Financial Hierarchy in an Organization
The level of financial hierarchy in an organization depends on its size and the breadth of its accounting and financial needs. A small business that operates with a self-employed owner and no employees may outsource all of its accounting management and bookkeeping to a sole proprietor bookkeeper. A larger business with $30 million in revenue that grows organically through its own direct sales efforts and through acquisitions has a distinctly different structure.
The chief financial offer presides over a company's entire financial operations. Typically referred to by the abbreviation CFO, a chief financial officer has ultimate oversight and responsibility for a company’s financial management and corporate finance activities. Large companies and small businesses that engage in numerous financial transactions employ CFOs who leverage financial strategy and financing activities to help the firms' ownership and management team achieve its operational and financial goals. Many small firms do not have CFOs; they stop at the controller function.
A company's controller oversees the accounting function. The accounting function includes the preparation and maintenance of the budget and generation of financial reports. Controllers are typically individuals with strong accounting backgrounds -- many are certified public accountants -- who handle the compilation of the accounting and financial data. Controllers ensure that the company adheres to generally accepted accounting principles.
Companies that grow through acquisitions, raise capital from investors, or pursue nontraditional sources of debt financing employ individuals with strong finance backgrounds. The finance director or vice president of finance reports directly to the CFO -- as does the controller -- and oversees the financial functions of the organization.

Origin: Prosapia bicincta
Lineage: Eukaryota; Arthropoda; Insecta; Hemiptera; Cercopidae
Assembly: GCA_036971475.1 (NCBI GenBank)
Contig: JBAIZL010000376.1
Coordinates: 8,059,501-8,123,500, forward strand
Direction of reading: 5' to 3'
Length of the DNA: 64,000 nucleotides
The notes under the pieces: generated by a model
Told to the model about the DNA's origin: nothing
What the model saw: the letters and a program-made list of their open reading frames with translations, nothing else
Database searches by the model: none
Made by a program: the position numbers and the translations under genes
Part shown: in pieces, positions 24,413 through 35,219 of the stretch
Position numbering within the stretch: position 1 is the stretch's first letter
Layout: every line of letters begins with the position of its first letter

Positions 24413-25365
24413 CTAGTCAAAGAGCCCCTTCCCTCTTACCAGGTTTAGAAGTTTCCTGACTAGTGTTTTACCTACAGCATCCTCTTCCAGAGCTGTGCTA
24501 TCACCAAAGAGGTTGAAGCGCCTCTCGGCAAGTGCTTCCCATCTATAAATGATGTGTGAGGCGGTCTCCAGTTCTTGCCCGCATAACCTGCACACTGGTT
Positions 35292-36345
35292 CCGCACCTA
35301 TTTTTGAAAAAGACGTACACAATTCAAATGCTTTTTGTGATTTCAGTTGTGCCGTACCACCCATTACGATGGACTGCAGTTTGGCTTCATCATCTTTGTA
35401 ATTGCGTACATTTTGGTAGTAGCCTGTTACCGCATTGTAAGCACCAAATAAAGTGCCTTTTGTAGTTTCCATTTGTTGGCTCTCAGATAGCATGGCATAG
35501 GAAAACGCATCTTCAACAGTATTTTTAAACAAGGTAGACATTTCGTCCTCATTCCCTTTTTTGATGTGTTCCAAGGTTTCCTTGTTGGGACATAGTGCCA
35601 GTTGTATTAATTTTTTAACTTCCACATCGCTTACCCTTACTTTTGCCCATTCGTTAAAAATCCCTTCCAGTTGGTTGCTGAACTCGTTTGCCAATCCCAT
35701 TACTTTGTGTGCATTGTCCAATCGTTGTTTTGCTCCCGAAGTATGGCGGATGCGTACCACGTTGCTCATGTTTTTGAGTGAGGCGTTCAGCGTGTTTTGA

An organization may employ one or more senior accountants to handle the actual creation of financial reports. These individuals confer with the accountants and administrative staff on their teams to ensure that accounting software and systems gather the appropriate data. Senior accountants analyze trends in their areas of responsibility and provide input to the controllers regarding their observations. Accountants gather the operating and accounting data used to produce accounting reports. Accountants typically handle any items that fall outside usual activities.
Financial managers, senior financial analysts or financial analysts typically report to the finance director, vice president of finance or directly to the CFO. They develop financial projections and build financial models to value companies or to predict what could happen under various operating or financing scenarios.
Clerical staff includes bookkeepers, data entry personnel and administrative personnel who input information required to generate invoices, pay bills and order supplies and inventory. The work may involve a customer service component, as these individuals typically speak with vendors or customers regarding payment. Although members of the clerical staff typically do not have accounting or finance degrees, they may have accrued substantial knowledge through years of experience.